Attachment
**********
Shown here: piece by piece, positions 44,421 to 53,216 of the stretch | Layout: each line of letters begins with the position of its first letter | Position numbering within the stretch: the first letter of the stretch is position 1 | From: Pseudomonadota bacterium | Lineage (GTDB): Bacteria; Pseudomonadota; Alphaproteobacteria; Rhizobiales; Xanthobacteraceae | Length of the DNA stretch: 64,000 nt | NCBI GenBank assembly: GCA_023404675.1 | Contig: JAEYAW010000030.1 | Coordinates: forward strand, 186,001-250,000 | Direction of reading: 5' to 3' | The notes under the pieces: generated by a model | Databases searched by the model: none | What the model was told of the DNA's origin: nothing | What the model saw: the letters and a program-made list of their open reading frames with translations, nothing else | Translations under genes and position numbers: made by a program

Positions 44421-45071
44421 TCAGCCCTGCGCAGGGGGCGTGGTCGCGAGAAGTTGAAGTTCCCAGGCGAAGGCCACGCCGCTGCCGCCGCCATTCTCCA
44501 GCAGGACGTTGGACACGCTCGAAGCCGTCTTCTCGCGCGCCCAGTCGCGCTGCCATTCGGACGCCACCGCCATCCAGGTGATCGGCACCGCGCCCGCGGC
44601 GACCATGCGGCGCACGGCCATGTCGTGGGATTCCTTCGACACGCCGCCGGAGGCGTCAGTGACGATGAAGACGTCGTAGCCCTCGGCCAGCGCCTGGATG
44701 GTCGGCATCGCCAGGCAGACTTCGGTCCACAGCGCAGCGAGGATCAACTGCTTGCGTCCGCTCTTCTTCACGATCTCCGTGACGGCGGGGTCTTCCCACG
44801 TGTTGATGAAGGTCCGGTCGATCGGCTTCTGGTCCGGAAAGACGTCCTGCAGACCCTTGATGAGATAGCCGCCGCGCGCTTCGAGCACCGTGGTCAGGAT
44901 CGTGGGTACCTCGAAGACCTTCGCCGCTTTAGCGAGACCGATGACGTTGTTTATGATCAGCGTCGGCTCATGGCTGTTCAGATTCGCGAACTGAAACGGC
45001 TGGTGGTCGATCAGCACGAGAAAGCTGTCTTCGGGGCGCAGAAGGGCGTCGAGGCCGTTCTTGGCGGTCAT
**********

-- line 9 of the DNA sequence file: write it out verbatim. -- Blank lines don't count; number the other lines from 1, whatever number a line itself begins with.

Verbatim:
45001 TGGTGGTCGATCAGCACGAGAAAGCTGTCTTCGGGGCGCAGAAGGGCGTCGAGGCCGTTCTTGGCGGTCAT